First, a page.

How To Know When To Get Your Cholesterol Checked
Most people look at cholesterol as something which makes our life more difficult. Actually, we not only need to keep our cholesterol levels from rising too high; we need cholesterol to live and be healthy.
Cholesterol is a lipid substance in the bloodstream which helps in cell membrane maintenance and replenishment. Without the proper amounts of cholesterol, these structures become either too soft or too hard. So cholesterol is an important part of human biological processes. Regulating the proper amounts of cholesterol are important.
LDL: The Bad Cholesterol
Low density lipoproteins are what have come to be known as bad cholesterol. Most of the time, it is shortened to LDL. When our blood contains too much LDL, cholesterol plaque can build up in the crooks of our arteries. These blockages cause serious circulatory problems, including strokes and heart attacks.
Strokes happen when cholesterol blocks the artery bringing blood to the brain. Heart attacks happen when bad cholesterol blocks the coronary artery.
It is best to have an LDL level under 130 mg/dl. If the LDL reaches the 130-160 range, it is considered a borderline dangerous level. If bad cholesterol soars over 160 mg/dl, a person is considered to have high cholesterol and is at risk of serious medical conditions.
HDL: The Good Cholesterol
High density lipoproteins is the technical name for good cholesterol. Its name is usually shortened to HDL. HDL removes cholesterol from our blood, so the more of it we have, the better medical condition we are in.
It is best to maintain HDL levels at 60 mg/dl or higher. If it drops below 40, a person is considered at risk of heart disease and other conditions.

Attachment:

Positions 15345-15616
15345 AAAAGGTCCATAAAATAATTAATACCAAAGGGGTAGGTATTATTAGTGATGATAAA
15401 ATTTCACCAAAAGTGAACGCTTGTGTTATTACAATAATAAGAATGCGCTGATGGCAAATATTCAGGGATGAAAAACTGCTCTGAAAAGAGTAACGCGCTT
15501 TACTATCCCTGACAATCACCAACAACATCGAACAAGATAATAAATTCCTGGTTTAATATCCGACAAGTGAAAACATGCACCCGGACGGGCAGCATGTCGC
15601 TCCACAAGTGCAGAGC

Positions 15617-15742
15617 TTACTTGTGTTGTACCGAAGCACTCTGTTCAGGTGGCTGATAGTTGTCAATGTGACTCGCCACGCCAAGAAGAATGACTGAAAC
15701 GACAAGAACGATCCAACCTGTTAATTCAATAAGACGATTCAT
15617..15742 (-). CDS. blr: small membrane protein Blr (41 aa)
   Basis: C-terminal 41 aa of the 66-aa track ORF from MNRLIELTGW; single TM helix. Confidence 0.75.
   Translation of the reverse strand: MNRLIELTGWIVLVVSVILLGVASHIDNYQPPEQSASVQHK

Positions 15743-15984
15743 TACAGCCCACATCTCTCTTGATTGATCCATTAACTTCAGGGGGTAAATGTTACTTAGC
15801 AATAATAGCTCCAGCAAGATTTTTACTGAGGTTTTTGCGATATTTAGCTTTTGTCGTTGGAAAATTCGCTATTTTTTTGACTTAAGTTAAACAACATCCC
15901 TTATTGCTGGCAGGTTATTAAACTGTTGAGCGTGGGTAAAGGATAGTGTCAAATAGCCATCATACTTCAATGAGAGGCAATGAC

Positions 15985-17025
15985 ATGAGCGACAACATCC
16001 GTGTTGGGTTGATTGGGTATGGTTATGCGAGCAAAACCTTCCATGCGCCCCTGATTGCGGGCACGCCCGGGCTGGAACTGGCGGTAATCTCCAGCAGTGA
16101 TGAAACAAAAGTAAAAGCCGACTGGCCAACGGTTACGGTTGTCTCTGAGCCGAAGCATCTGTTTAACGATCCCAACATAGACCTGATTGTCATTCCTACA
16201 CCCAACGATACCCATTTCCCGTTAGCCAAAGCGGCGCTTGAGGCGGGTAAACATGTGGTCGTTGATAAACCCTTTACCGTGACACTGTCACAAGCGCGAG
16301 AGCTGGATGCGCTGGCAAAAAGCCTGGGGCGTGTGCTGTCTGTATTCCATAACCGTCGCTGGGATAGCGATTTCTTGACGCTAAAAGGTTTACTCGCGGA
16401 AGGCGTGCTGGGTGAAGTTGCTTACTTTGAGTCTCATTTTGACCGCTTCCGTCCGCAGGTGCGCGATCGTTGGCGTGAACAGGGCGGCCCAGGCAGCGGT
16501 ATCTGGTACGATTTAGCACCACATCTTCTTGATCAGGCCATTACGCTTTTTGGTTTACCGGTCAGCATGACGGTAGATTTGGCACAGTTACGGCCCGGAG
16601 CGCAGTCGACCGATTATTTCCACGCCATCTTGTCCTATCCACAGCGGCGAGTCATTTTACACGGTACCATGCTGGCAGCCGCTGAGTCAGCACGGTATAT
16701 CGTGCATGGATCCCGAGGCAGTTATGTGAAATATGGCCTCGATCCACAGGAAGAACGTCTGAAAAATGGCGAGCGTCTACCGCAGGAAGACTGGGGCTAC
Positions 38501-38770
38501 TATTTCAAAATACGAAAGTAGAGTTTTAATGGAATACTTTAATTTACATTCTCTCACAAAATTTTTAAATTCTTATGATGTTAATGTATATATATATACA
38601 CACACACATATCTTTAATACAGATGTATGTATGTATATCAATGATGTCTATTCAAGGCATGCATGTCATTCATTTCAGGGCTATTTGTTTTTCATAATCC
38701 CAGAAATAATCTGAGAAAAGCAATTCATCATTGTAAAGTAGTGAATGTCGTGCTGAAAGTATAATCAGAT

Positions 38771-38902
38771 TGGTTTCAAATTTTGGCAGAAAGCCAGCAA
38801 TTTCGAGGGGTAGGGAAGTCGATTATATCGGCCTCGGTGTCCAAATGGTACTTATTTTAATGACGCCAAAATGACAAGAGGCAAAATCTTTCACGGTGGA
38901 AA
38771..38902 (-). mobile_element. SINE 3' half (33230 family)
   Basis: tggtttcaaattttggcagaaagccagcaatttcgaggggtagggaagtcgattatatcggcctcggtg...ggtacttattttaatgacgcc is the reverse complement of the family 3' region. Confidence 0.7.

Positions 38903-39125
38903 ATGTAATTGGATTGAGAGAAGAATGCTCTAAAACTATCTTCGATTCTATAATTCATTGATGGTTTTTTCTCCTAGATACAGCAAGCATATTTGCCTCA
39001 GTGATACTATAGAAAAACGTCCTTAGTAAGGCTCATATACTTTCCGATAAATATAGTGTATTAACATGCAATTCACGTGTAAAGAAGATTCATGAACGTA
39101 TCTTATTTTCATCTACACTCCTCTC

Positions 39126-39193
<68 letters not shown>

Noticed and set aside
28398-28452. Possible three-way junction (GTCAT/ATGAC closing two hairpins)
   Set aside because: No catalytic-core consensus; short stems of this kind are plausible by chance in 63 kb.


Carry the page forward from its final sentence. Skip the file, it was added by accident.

As stated before, LDL over 160 mg/dl is considered high cholesterol. If you put both cholesterol scores together and it is over 240, this is considered high cholesterol. 200 is considered optimal, while anything between 200 and 240 is reaching a risky level.
So how often should someone have a cholesterol screening?
Men over 35 should consider having a periodic cholesterol screening. This should be done once every five years at the very least. Men over 45 are at risk of high cholesterol and the dangers which come along with that. So 45+ men should have periodic screenings, probably more often than 5 years.
As for women, they should begin getting screenings around the age of 45. Post-menopausal women are at much greater risk of high cholesterol, so bad cholesterol isn’t a problem for them until this point. Once again, tests every five years are a must, though you should consider more frequent tests. Once a woman reaches 55, a woman should have tests every year or every couple of years at the most.
Frequent cholesterol screenings are important. If you have inflated LDL, you are at greater risk of heart disease, one of the leading causes of death.
Playing the Odds
Certain people are at greater risk of heart disease than others. African Americans have the highest rate of heart disease. People who are overweight or inactive physically have a higher chance of heart disease. Those who smoke or have diabetes are at great risk. So anyone who fits into these groups should be particularly wary of their cholesterol levels.
- mother or sister with heart disease
You can learn more about getting screened for cholesterol by visiting: